EU Commission President Ursula von der Leyen has pointed to difficulties in replenishing the natural gas storage facilities for the coming year. "By spring at the latest, we have to reckon with three other factors that are to our disadvantage," said the German politician in the European Parliament in Brussels. It is already foreseeable today that it will be more difficult in 2023 than this year to fill the gas storage facilities in the EU.
Specifically, there is a risk that Russia will completely stop the gas supply to Europe, which is already severely restricted. It is also clear that global liquid gas capacities will not be sufficient next year to fill this gap. In addition, it must be assumed that there will be a high demand for liquid gas when the economy in Asia picks up again. In China, energy demand is relatively low right now, as the economy is suffering as a result of a strict zero-Covid strategy.
Von der Leyen also emphasized that the problems listed could mean that Europe would be missing around 30 billion cubic meters of liquid gas at the end of next summer to bring the storage tanks up to the current levels. "We have to act and we have to be prepared for it," emphasized von der Leyen. But you are well prepared for the coming winter.
EU Council chief calls for more speed
In the fight against high energy prices, EU Council President Charles Michel is putting pressure on EU Commission President Ursula von der Leyen. At the EU summit at the end of October, a plan with nine specific measures was agreed, said the Belgian in the European Parliament in Brussels. "And we have asked the Commission to put concrete legislative proposals on the table as a matter of urgency." It is now time to act. "It's no longer an option to procrastinate."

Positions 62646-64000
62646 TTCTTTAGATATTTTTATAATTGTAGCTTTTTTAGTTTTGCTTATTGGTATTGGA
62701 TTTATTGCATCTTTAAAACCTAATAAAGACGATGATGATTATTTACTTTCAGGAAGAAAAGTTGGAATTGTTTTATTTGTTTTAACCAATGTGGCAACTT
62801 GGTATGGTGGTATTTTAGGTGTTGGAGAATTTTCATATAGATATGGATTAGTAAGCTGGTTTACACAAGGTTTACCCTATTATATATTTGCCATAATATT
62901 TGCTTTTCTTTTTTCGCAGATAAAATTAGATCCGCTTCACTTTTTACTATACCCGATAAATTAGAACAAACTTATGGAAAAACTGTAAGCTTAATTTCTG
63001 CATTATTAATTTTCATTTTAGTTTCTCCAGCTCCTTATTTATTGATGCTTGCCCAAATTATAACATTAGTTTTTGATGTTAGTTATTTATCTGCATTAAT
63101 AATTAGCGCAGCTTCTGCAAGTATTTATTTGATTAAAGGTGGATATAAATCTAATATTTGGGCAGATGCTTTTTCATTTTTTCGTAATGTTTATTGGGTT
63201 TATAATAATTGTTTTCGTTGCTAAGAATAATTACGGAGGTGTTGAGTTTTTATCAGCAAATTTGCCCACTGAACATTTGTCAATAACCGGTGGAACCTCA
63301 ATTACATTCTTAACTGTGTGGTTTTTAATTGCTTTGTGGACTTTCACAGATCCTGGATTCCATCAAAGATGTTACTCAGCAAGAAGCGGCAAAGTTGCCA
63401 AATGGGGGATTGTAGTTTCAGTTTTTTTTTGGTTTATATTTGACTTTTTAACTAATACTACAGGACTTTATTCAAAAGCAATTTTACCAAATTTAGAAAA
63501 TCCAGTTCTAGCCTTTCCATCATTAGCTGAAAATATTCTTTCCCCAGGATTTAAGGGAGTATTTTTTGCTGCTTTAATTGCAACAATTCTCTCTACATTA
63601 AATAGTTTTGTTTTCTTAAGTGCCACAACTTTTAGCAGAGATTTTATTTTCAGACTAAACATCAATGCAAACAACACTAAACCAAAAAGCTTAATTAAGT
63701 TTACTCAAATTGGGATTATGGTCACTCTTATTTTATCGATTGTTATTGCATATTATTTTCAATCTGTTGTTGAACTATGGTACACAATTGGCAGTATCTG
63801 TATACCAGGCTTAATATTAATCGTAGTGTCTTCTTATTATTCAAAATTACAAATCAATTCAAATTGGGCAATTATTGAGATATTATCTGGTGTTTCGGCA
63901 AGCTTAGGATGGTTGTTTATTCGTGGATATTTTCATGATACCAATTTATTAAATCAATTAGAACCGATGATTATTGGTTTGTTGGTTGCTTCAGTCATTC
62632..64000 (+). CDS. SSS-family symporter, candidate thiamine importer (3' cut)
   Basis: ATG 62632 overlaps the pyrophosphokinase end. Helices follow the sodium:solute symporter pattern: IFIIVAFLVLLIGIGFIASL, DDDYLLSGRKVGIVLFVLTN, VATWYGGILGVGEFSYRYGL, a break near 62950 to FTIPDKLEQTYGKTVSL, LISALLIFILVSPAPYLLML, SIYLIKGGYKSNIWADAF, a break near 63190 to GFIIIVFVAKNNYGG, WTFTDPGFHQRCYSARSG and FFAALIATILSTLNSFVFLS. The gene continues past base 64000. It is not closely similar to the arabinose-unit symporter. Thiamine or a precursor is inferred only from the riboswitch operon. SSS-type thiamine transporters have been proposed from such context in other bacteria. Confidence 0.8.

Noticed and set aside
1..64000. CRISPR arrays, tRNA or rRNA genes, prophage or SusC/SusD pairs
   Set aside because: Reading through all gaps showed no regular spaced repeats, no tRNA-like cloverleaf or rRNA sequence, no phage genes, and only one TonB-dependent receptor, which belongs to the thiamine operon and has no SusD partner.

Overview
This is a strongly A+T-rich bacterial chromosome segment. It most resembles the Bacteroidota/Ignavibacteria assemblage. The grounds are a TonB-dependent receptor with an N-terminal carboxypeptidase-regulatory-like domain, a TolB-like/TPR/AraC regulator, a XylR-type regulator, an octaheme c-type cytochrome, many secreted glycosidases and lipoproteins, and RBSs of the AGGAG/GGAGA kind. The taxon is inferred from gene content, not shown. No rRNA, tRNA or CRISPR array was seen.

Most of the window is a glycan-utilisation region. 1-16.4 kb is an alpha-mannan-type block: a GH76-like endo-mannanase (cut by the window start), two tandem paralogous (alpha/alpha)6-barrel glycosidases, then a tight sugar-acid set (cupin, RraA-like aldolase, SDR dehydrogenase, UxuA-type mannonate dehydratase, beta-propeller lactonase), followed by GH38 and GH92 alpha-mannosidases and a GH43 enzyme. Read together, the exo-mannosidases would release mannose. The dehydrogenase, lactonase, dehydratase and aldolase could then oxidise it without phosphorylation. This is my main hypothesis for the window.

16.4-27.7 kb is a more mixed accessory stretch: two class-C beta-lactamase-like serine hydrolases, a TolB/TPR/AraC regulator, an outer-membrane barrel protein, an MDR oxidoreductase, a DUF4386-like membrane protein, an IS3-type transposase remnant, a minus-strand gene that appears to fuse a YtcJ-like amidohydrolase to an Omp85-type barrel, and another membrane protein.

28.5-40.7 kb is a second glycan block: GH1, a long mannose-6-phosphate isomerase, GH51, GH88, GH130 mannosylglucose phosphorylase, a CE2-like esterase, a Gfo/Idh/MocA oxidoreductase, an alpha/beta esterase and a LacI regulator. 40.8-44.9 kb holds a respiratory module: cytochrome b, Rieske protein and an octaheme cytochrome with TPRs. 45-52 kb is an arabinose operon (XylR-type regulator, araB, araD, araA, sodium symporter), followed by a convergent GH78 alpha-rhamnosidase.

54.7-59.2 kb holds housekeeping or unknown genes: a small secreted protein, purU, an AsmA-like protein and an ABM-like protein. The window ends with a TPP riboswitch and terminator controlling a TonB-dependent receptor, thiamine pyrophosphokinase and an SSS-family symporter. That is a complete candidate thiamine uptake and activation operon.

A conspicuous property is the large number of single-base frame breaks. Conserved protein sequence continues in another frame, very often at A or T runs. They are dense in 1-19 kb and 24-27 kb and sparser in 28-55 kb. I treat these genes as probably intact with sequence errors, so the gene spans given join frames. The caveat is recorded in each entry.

Specifically, Michel pointed out, among other things, that the EU Commission had been commissioned to develop a gas price cap to limit extreme fluctuations as quickly as possible. In addition, the EU states are expecting a proposal for a temporary cap on gas used for electricity generation, as well as a cost-benefit analysis for such an instrument.
Among other things, the EU summit agreed on these measures at the end of October in an hour-long night session. However, countries like Germany are critical of market interventions such as a price cap on gas and warn that they could lead to supply bottlenecks. More than half of the EU countries, on the other hand, have long been demanding a gas price cap.
Michel demands timetable for planned legislative proposals
Council chief Michel also put pressure on von der Leyen to act in a personal letter. In order to make further progress, the EU Commission must immediately present legislative proposals, according to the document available to the German Press Agency. In his opinion, the measures should be presented as soon as possible and before the next crisis meeting of EU energy ministers on 24 November. In his letter to von der Leyen, Michel also asked for a timetable for the planned legislative proposals.
The EU Commission said that the problem is not a lack of legislative proposals, but persistent differences of opinion among the member states. Instead of writing letters, the Council President should do more to mediate between the different positions and find a basis for a compromise. Opinions on the subject of gas price caps still differed widely among Member States.